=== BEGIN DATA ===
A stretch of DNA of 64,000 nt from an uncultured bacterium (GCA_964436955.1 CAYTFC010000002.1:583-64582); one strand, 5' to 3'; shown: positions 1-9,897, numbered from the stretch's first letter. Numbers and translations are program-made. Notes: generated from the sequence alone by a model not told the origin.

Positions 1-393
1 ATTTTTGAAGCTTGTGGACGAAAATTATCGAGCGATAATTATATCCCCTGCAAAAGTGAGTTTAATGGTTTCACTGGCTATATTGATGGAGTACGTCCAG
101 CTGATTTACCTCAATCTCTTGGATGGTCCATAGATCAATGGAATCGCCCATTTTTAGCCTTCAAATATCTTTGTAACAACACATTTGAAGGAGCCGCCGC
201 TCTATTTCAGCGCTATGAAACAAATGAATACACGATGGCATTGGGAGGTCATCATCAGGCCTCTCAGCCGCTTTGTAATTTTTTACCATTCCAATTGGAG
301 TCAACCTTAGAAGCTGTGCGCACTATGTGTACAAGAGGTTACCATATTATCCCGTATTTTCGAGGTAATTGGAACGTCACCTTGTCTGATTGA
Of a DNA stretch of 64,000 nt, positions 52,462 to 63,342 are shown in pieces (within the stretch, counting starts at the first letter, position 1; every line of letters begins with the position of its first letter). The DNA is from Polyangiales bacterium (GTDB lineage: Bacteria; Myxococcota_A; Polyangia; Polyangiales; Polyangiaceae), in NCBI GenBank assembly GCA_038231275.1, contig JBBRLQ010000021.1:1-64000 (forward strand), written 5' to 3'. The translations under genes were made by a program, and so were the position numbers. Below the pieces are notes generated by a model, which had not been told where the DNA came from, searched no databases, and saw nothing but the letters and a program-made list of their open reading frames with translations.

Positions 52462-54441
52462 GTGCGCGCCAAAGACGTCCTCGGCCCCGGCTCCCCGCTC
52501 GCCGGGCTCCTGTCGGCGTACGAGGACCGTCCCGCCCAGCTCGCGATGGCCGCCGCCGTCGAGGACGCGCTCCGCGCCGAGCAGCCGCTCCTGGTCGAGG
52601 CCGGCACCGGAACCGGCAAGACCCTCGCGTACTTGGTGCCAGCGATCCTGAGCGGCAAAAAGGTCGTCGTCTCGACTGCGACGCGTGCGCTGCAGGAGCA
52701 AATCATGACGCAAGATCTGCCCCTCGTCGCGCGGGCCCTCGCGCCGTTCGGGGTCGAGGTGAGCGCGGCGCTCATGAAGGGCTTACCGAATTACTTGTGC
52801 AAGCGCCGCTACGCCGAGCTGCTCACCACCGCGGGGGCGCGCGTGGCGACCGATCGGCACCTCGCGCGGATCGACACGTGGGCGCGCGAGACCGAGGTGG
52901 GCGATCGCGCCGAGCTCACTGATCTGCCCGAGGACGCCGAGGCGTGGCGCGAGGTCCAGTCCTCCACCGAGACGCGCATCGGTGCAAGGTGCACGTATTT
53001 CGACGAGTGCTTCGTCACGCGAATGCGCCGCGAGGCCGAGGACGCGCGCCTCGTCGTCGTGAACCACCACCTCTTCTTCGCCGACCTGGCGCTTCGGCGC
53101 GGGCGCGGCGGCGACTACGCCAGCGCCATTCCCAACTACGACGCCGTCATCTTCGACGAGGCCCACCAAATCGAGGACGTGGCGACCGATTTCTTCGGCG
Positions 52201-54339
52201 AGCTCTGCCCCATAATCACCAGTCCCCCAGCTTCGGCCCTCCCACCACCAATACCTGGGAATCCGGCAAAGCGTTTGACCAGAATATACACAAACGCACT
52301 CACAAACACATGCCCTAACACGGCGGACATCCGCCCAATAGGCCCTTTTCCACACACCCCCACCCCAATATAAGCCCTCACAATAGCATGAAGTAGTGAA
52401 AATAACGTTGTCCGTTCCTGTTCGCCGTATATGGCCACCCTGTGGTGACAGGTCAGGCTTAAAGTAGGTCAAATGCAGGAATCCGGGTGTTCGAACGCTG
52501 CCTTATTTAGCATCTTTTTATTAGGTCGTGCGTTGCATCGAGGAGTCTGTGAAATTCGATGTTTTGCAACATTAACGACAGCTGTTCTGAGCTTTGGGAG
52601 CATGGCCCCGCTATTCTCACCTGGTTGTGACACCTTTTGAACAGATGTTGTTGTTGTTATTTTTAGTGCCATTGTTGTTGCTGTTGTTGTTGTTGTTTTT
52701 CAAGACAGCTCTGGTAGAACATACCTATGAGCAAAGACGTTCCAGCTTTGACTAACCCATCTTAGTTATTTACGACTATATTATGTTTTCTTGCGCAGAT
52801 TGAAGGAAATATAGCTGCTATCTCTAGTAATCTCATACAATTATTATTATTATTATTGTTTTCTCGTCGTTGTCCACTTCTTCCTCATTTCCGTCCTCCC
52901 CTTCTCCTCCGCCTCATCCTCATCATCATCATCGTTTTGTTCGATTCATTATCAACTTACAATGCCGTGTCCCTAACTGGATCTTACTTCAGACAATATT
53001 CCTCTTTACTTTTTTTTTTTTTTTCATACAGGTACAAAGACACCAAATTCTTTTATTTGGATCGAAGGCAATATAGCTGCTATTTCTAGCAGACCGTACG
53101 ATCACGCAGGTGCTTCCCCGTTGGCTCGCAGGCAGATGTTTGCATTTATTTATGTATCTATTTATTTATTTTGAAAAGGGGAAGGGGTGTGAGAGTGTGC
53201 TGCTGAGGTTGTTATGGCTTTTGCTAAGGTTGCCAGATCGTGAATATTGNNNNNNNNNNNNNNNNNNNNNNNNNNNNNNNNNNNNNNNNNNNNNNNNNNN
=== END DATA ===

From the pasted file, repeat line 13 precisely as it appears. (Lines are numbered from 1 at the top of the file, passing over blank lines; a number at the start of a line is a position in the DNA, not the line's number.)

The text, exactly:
52801 AAGCGCCGCTACGCCGAGCTGCTCACCACCGCGGGGGCGCGCGTGGCGACCGATCGGCACCTCGCGCGGATCGACACGTGGGCGCGCGAGACCGAGGTGG